Awhile ago, I posted a tiny blurb about Tim Challies’ review of The Shack, as featured on the Boundless webzine. I got an interesting comment today to the effect that The Shack is a novel, so it can’t perfectly give an accurate theology or view of God, but that it gives a wonder feel of having a conversation with God to help make sense of what life is about. The following is a more detailed explanation of what some of my concerns regarding The Shack are about:

…the reason I voiced some negative thoughts about The Shack was because of some excerpts that I read from it from the review. For example,

“In seminary he had been taught that God had completely stopped any overt communication with moderns, preferring to have them only listen to and follow sacred Scripture, properly interpreted, of course. God’s voice had been reduced to paper, and even that paper had to be moderated and deciphered by the proper authorities and intellects. It seemed that direct communication with God was something exclusively for the ancients and uncivilized, while educated Westerners’ access to God was mediated and controlled by the intelligentsia. Nobody wanted God in a box, just in a book. Especially an expensive one bound in leather with gilt edges, or was that guilt edges” (65-66, emphasis added).
– According to Tim Challies, this excerpt is part ofThe Shack‘s tendency to downplay the importance of Scripture. From this passage, it even seems to denigrate the Bible (“God’s voicehad been reduced to paper”). This is contrary to what God tells us clearly in 2 Timothy 3:16-17 and Psalm 19:7 as Tim Challies pointed out. So if you believe that the Bible is merely God’s word “reduced to paper”, what you actually find in the pages of that paper contradicts that opinion.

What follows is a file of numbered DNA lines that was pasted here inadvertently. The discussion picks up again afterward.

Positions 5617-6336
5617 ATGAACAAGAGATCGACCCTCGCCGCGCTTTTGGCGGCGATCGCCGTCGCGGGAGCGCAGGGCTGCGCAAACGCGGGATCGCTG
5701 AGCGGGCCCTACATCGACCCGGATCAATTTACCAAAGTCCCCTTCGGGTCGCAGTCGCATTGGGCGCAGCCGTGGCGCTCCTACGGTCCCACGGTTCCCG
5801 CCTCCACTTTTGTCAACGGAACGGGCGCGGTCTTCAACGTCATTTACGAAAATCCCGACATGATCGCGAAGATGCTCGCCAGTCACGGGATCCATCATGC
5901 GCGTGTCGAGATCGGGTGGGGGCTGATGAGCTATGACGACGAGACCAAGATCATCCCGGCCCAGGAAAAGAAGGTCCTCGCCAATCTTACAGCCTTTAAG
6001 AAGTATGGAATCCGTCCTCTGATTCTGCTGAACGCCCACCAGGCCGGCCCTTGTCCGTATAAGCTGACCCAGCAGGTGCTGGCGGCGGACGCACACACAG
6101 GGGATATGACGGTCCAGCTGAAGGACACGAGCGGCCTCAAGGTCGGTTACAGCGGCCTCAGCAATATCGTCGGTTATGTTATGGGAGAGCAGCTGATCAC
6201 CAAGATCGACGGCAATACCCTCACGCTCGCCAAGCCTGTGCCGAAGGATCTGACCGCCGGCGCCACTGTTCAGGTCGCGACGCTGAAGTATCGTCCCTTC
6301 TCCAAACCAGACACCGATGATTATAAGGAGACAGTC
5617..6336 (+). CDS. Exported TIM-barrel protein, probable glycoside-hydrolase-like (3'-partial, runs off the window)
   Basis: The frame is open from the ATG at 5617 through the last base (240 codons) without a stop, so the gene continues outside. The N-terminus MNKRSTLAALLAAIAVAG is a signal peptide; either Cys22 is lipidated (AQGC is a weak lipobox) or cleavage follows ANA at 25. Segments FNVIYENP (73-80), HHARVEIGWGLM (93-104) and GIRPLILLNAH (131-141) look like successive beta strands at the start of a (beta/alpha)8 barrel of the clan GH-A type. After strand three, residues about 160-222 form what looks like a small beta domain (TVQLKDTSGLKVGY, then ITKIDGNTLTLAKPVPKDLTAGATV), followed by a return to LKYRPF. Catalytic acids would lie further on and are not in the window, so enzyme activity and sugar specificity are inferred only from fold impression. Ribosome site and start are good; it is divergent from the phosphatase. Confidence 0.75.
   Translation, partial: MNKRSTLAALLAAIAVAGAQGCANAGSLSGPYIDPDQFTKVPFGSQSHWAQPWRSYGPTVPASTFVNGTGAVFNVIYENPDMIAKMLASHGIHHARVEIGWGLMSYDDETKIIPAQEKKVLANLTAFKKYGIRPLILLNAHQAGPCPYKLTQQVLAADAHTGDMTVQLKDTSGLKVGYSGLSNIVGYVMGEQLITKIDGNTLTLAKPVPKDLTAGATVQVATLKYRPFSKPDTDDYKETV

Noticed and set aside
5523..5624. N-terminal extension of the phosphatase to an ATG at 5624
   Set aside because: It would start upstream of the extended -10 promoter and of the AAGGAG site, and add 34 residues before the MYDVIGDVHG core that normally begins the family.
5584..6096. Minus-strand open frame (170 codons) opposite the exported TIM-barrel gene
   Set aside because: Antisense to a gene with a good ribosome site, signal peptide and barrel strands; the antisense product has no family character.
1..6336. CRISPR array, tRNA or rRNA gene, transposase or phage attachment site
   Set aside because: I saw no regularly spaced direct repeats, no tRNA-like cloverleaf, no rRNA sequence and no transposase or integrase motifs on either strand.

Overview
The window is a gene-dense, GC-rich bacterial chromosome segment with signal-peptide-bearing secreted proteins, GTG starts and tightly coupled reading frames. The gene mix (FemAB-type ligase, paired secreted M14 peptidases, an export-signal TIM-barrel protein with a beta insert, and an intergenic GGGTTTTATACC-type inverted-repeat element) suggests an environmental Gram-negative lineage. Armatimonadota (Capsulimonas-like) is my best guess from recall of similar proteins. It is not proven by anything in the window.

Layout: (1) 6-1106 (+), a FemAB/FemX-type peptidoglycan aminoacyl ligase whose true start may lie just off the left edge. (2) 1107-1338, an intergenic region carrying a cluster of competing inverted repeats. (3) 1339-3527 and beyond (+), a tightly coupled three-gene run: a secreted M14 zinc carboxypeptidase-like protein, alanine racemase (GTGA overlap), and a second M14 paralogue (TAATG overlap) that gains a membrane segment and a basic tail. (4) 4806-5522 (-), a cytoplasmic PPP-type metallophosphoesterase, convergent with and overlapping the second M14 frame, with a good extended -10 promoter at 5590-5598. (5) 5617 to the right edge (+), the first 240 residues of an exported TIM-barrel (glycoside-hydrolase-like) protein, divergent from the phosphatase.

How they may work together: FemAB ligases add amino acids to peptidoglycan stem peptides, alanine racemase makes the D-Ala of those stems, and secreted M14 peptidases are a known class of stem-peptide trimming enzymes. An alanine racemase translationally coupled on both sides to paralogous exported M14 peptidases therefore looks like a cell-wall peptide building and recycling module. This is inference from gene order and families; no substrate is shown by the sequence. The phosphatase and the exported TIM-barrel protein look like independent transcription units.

Here’s another, quite different, example of what seems to be false teaching. Granted, I don’t know the entire context around this sentence, but the sentence itself doesn’t leave much room for doubt as to its meaning:

(as taken from Tim Challies review)
He is not a God who could have poured out upon His Son His just wrath for sin. In fact, God does not need to punish sin at all, says Papa. “I don’t need to punish people for sin. Sin is its own punishment, devouring from the inside. It’s not my purpose to punish it; it’s my joy to cure it” (120).

God doesn’t need to punish people for their sin? Sin itself is its own punishment? What the hell (so to speak)? While sin does often have nasty consequences here on Earth, those consequences aren’t truly just. Why else would the Bible speak/observe that the wicked often get away with what they’re doing? (examples) Sin itself is not its own punishment. Otherwise, there’d be nothing to worry about. Do something wrong or terrible? Just move on, because “sin is its own punishment”, so you’re good to go.

So those are my thoughts on a couple things that were pointed out by Tim Challies review of The Shack. My assumption is that little tidbits, or even overarching themes in the book, can easily be glossed over, but it’s a big deal if you actually stop to consider what they mean.

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